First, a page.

• When the evacuation efforts in New Orleans turned to recovering the dead, news coverage was blacked out "for dignity's sake".

  • When the U.S. Disaster Mortuary Operational Response Team looked for a place to house and identify the dead, they picked former leper colony outside of Baton Rouge.

  • Without question, the absence of reverence compounded this American tragedy. As Paul Woodruff writes in his wonderful book "Reverence: Renewing a Forgotten Virtue" (Oxford, 2001), "Reverence begins in a deep understanding of human limitations; from this grows the capacity to be in awe of whatever we believe lies outside our control-God, truth, justice, nature, even death." Reverence, according to Woodruff, "is the well-developed capacity to have the feelings of awe, respect, and shame when these are the right feelings to have."

    Why don't Americans respect the dead?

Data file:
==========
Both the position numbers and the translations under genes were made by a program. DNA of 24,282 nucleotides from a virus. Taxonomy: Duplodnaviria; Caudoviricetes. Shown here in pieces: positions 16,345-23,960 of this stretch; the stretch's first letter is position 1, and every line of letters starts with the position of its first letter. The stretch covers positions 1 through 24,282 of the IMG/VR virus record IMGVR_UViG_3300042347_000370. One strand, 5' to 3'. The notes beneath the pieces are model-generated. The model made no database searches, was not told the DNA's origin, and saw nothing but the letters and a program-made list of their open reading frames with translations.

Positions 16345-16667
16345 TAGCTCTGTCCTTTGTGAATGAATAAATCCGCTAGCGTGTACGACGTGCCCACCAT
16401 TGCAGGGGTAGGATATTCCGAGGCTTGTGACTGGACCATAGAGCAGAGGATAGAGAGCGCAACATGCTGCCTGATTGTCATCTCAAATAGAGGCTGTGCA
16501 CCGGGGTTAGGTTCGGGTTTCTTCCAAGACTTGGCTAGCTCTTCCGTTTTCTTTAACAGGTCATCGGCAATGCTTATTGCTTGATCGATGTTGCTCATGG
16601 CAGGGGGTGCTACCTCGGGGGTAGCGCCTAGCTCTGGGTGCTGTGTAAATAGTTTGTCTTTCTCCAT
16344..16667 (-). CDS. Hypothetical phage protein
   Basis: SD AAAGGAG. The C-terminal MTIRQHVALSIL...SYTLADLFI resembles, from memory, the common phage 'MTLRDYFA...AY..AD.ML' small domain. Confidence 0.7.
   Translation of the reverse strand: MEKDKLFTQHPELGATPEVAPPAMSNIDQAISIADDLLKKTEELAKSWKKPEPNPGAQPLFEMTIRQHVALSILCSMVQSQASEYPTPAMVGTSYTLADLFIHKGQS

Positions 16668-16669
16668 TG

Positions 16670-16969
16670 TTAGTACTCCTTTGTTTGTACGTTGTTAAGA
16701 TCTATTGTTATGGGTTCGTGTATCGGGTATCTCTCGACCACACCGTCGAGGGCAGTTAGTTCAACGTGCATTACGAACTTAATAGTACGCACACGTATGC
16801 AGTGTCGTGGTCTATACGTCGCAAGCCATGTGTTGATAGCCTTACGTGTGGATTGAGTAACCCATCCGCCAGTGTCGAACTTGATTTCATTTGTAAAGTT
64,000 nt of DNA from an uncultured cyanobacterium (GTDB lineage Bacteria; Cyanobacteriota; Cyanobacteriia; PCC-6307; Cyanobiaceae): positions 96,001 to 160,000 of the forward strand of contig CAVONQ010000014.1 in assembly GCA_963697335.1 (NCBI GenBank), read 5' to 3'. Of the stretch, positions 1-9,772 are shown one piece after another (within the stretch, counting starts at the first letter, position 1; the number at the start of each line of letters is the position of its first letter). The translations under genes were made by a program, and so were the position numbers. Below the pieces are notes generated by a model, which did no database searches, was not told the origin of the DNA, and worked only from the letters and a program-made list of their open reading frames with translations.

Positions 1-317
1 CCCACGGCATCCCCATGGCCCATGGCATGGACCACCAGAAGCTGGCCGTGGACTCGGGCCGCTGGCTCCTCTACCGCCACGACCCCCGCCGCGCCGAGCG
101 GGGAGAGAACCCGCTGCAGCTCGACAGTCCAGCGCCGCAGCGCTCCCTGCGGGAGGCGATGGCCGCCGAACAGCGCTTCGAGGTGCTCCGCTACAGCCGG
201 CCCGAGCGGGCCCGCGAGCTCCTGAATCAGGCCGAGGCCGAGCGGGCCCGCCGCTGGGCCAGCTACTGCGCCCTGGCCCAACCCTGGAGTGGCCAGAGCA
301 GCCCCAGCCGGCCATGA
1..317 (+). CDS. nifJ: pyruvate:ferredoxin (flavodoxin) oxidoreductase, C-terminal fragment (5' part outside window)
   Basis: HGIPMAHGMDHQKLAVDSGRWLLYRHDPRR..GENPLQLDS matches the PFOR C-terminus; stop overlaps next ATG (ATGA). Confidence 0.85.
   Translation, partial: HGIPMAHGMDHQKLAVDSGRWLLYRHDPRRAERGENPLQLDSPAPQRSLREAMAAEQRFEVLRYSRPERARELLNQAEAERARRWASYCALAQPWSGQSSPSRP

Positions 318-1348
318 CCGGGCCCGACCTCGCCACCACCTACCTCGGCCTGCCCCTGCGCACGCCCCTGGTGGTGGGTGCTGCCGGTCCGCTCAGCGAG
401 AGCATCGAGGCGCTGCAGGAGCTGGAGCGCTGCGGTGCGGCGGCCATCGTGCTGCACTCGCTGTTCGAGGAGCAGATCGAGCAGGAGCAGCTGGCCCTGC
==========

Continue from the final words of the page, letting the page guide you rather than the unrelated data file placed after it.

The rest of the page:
Read more on page 2 >>

    _Related Features
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  • From Arrogance to Compassion
  • Black Faith and Katrina's Victims
  • Awe, respect, and shame-in the days since Katrina struck, these are precisely the feelings missing from many of our leaders, when we need them the most. Instead, we've witnessed denial of danger, tragic hesitation to act, segregation of the dead, and the censorship of uncomfortable images.

    Both the ancient Greeks and ancient Confucianism emphasized reverence because it is essential for good leadership, and because it helps hold society together by acknowledging that all humans are limited and vulnerable to death. Reverence can go a long way toward easing the divisions between victor and vanquished, rich and poor, the living and the dead.